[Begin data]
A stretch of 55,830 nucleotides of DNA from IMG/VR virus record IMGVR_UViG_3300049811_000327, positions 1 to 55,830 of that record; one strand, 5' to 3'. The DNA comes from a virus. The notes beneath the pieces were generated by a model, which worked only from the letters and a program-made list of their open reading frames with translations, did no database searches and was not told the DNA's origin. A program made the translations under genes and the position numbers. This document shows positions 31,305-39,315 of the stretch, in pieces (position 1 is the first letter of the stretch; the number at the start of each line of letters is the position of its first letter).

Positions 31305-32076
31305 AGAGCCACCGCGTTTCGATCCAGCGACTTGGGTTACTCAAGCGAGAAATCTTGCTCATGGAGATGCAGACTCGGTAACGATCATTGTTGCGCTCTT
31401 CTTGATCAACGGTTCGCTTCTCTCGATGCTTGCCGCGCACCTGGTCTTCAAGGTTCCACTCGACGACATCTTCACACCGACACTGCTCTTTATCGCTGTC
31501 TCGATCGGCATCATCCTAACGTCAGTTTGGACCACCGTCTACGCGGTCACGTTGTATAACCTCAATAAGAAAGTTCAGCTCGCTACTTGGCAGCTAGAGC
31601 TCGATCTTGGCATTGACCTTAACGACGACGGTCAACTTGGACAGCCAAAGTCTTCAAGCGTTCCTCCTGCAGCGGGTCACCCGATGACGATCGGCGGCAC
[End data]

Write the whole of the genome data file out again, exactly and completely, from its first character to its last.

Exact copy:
A stretch of 55,830 nucleotides of DNA from IMG/VR virus record IMGVR_UViG_3300049811_000327, positions 1 to 55,830 of that record; one strand, 5' to 3'. The DNA comes from a virus. The notes beneath the pieces were generated by a model, which worked only from the letters and a program-made list of their open reading frames with translations, did no database searches and was not told the DNA's origin. A program made the translations under genes and the position numbers. This document shows positions 31,305-39,315 of the stretch, in pieces (position 1 is the first letter of the stretch; the number at the start of each line of letters is the position of its first letter).

Positions 31305-32076
31305 AGAGCCACCGCGTTTCGATCCAGCGACTTGGGTTACTCAAGCGAGAAATCTTGCTCATGGAGATGCAGACTCGGTAACGATCATTGTTGCGCTCTT
31401 CTTGATCAACGGTTCGCTTCTCTCGATGCTTGCCGCGCACCTGGTCTTCAAGGTTCCACTCGACGACATCTTCACACCGACACTGCTCTTTATCGCTGTC
31501 TCGATCGGCATCATCCTAACGTCAGTTTGGACCACCGTCTACGCGGTCACGTTGTATAACCTCAATAAGAAAGTTCAGCTCGCTACTTGGCAGCTAGAGC
31601 TCGATCTTGGCATTGACCTTAACGACGACGGTCAACTTGGACAGCCAAAGTCTTCAAGCGTTCCTCCTGCAGCGGGTCACCCGATGACGATCGGCGGCAC